When your dog doesn’t want to eat and throws up what she eats, it is time to see a veterinarian. The vet must do tests to determine the underlying cause or medical condition of the dog so that proper treatment can be given.
A medical condition that can be causing the loss of appetite and vomiting is pancreatitis which should be treated right away.
Pancreatitis happens when the pancreas becomes inflamed. It is located near the stomach and helps digest food and control blood sugar. Pancreatitis can come and pass if treated immediately, or it can stay for a longer period. It can be painful for your dog, thus, you need help from the vet.
Here are the symptoms of pancreatitis, according to Amanda Gardner in “Pancreatitis in Dogs: Symptoms and Treatments” in Fetch by webmd.com as reviewed by Amy Flowers, DVM:
“Often, a dog:
Has belly pain
Other symptoms are:
A fever or low body temperature
A hard time breathing
“If your dog has some of these problems for more than a day, or if these symptoms keep coming back, take them to the vet. It could be pancreatitis, or it could be something else. Either way, you should get it checked out,” Gardner said.
Your vet might make a diagnosis based on symptoms only but most of the time, they will need to do blood tests or an ultrasound, which uses sound waves to capture an image of what is going on inside the body.
It is not known what really causes the pancreas irritation, but some breeds are more likely to get it, specially schnauzers. Older dogs and dogs who are overweight are also prone to developing pancreatitis.
Sometimes, pancreatitis comes as a side effect to a drug, or after surgery. But “more commonly, a fatty meal, like bacon grease or table scraps, triggers it,” Gardner said.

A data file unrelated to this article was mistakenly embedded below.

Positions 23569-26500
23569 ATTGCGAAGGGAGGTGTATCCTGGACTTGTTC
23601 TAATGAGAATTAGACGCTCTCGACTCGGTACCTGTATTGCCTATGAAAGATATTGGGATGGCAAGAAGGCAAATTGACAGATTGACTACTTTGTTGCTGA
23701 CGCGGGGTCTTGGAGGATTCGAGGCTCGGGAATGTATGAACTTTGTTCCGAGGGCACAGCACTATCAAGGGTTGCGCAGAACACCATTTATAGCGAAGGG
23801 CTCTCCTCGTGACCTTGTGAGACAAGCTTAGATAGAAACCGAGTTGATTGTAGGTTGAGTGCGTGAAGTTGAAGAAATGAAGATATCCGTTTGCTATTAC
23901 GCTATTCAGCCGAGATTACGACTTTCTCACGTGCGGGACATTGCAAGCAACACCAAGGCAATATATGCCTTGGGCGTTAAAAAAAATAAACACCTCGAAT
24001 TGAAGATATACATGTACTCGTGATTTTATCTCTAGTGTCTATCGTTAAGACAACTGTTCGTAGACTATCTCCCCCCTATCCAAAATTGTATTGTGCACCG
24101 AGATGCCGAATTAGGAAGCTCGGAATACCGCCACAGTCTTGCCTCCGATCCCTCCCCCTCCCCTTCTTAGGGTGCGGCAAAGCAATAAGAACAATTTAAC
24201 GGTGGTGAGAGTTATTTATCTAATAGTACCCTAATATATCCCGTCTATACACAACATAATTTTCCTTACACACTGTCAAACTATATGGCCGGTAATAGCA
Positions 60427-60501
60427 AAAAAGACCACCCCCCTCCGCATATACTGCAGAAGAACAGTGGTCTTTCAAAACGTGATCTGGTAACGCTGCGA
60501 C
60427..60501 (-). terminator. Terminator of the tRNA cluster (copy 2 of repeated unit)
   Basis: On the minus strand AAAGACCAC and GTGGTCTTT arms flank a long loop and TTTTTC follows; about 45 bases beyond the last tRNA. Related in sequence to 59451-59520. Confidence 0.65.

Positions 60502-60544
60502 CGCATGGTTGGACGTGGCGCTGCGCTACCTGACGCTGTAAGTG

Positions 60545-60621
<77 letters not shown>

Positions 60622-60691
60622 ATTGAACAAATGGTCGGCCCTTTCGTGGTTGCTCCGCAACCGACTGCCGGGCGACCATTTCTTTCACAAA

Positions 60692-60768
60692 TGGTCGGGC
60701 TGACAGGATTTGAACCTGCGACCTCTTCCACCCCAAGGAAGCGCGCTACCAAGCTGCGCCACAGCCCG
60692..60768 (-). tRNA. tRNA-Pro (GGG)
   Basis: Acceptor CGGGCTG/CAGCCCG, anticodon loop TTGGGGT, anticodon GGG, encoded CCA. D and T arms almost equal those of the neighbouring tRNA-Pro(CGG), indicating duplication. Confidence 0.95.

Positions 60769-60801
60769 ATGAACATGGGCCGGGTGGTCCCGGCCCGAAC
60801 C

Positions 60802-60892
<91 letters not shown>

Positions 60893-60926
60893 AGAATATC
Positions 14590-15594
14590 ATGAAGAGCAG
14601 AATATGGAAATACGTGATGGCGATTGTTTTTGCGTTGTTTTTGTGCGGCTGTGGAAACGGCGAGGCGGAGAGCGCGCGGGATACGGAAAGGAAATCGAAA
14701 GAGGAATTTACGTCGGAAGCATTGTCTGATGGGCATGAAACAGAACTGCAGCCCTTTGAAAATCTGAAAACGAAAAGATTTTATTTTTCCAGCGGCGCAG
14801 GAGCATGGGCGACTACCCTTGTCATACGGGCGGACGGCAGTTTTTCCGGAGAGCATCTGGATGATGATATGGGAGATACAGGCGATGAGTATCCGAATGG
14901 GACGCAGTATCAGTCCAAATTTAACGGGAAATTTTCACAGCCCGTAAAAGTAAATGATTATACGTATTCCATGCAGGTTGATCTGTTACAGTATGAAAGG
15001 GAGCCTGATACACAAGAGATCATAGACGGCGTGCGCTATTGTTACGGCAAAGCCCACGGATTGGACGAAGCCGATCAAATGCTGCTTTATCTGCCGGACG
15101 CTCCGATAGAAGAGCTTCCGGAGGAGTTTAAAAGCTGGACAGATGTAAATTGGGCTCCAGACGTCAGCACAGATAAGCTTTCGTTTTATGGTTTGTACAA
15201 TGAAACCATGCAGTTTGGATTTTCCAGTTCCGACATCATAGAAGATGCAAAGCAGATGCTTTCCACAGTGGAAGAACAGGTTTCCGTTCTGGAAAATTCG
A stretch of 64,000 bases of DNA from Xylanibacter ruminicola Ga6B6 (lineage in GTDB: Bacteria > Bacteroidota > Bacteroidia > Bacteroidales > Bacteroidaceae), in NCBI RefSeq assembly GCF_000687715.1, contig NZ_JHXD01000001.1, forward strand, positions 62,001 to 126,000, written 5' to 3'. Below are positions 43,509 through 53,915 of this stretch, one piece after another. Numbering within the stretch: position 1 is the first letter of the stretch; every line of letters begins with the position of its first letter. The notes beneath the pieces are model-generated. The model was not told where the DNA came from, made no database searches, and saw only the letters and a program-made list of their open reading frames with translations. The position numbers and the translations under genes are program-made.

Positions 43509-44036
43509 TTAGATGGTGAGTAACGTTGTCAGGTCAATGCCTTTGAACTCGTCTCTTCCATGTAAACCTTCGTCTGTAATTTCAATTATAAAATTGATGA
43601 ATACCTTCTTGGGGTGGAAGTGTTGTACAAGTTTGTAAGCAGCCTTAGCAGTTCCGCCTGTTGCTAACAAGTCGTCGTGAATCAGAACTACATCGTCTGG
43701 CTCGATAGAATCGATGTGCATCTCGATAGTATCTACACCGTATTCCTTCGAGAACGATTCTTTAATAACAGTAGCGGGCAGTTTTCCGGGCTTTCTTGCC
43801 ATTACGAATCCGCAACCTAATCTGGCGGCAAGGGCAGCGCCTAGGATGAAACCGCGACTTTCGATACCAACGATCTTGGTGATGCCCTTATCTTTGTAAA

Dogs usually recover from mild cases of pancreatitis, Gardner said. But a severe case can sometimes lead to death.
If the cause or causes of pancreatitis has/have been identified, the vet will deal with that first. For example, if it was a reaction to a drug, they will tell you to stop giving the medicine. If it is traced to the dog’s diet, the dog will be put on prescription food.
“Sometimes it’s hard to tell what causes it, and there’s no clear treatment to fight it. The focus instead becomes keeping the dog as comfortable as possible until the attack passes,” Gardner said.
Gardner said here are the things your vet will do or advise you to do:
1.Depending on the vet’s assessment, he or she might recommend no food or water in the first 24 hours, or may allow you to continue to give food to your pet.
2. The vet might give medication for pain. “Pain medications are usually given by injection. These things give the pancreas a rest, “ said Gardner.
3. IV fluids or dextrose might also be given and is “also a common practice for pancreatitis, Gardner said.
4. At home, please make sure to give your dog lots of water to make sure he or she does not get dehydrated.
5. The vet might also give meds to help ease nausea and vomiting.
6. When your dog is eating again, please give only a low-fat diet. “Look for food that’s easy to digest. Discuss food options with your vet. If this is a single, sudden attack, it’s a good idea to stick with this diet for a week or so. However, if your dog has experienced several episodes, then this new way of eating will be for life,” Gardner said.
Always watch your dog’s diet. A high-fat diet will cause more problems.
“Don’t cave to their puppy-dog eyes, even on special occasions. Your dog doesn’t need to eat human food. Keep your garbage secure. Vets report more cases of pancreatitis during the holidays, when people are eating more fatty foods and so are their pets,” Gardner said.